“In friendship…we think we have chosen our peers. In reality a few years’ difference in the dates of our births, a few more miles between certain houses, the choice of one university instead of another…the accident of a topic being raised or not raised at a first meeting–any of these chances might have kept us apart. But, for a Christian, there are, strictly speaking no chances. A secret master of ceremonies has been at work. Christ, who said to the disciples, “Ye have not chosen me, but I have chosen you,” can truly say to every group of Christian friends, “Ye have not chosen one another but I have chosen you for one another.” The friendship is not a reward for our discriminating and good taste in finding one another out. It is the instrument by which God reveals to each of us the beauties of others.” – CS Lewis
I’ve thought long and hard about Step Two.
What do you do after you’ve evaluated yourself?
You’ve stepped outside of yourself and said, “this is where I rock, this is where I suck.” Now what?
Now you need friends.
But Kelsea—I just realized I’m a narcissistic asshole. I don’t have any friends.
Call your Mom.
I truly believe we were not created to wander through this life alone – for several reasons – and today I will focus on the reason of accountability.
Insert my BFF Lauren.
Lauren and I fatefully met in High School (Small. Christian. Uniforms. Nowheresville, OH.) when she offered to a very hungry (very ugly) Kelsea a stalk of asparagus, during 4th period. Before I knew it, she was driving me to auditions in different states and buying me Christmas presents. She was also sending me some very harsh realities.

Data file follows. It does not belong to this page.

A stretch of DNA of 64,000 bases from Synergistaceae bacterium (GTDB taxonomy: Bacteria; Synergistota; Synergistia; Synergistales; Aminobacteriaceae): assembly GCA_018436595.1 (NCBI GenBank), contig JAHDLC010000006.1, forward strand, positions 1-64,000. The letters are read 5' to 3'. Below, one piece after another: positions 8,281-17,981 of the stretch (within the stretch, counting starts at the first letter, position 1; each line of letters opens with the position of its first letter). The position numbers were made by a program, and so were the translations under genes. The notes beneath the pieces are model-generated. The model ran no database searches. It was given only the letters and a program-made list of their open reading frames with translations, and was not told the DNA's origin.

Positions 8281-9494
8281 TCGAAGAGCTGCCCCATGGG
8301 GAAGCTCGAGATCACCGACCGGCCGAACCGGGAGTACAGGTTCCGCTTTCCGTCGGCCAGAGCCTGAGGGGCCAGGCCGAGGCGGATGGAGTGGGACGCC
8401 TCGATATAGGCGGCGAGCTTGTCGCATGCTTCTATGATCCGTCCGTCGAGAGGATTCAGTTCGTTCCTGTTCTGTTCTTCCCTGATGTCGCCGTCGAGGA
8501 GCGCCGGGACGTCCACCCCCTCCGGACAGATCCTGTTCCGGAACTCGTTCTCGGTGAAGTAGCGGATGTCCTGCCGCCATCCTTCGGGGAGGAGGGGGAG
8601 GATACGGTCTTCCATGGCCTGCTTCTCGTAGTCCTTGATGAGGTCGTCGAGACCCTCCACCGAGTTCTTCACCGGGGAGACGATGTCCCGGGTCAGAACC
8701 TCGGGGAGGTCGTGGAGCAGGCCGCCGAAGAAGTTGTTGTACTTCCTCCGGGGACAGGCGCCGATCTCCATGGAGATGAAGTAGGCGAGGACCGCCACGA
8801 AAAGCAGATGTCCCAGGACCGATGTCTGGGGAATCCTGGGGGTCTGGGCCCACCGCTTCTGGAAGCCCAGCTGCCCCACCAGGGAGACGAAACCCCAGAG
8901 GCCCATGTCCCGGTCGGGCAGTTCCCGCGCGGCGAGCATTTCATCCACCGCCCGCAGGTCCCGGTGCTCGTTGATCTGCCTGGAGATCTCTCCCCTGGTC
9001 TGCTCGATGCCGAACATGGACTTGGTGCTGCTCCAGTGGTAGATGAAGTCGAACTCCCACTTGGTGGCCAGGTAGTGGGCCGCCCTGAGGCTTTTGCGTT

”You need to stop settling.”
“When are you going to stop dating assholes?”
“I know you think you’re in love but you need to leave this relationship.”
“I know you think you’re hideous, but shut up about it cause it’s annoying and you’re not.”
“There are other things going on in your world that matter more than this.”
“You’re blowing this out of proportion.”
“You have shitty time management.”
“Clean your apartment.”
Luckily, it was my intense sister-love for Lauren (and not a premature onset of maturity and wisdom) that allowed me to really hear what she was saying to me. She would preface all of her blows with a, “Sister. I love you, but…” And I truly believed her. Lauren’s selflessness was all the evidence I needed that she truly had my best interest at heart. I found myself wishing I were more like her in so many aspects—so any warnings or advice she doled out were accepted and written on the walls of my heart.
Maybe I am settling. Maybe he doesn’t really love me. Maybe I should throw away that pizza box…
Further—whenever I do have an epiphany of what I need to be doing to be a Better Kelsea—I know I can count on Lauren to share the weight of that burden. To tell me when I’m not holding up my end. In a loving manner. In my language.
That being said—I know how wildly fortunate I am to have Lauren. I know not everyone gets a Lauren in their lives. I know Laurens are rare diamonds in this rotten, decaying world. I get it. This is why I try to be a “Lauren” to all the other souls in my world. I’d encourage you to do the same. And if you truly have no one in your circle to keep you truly accountable (I was kidding about calling your Mom.) I’d be happy to put your shit back in your face 🙂
… and there is One Guy who is better suited for that job than anyone.
“…I am with you always.” Matthew 28:20, ESV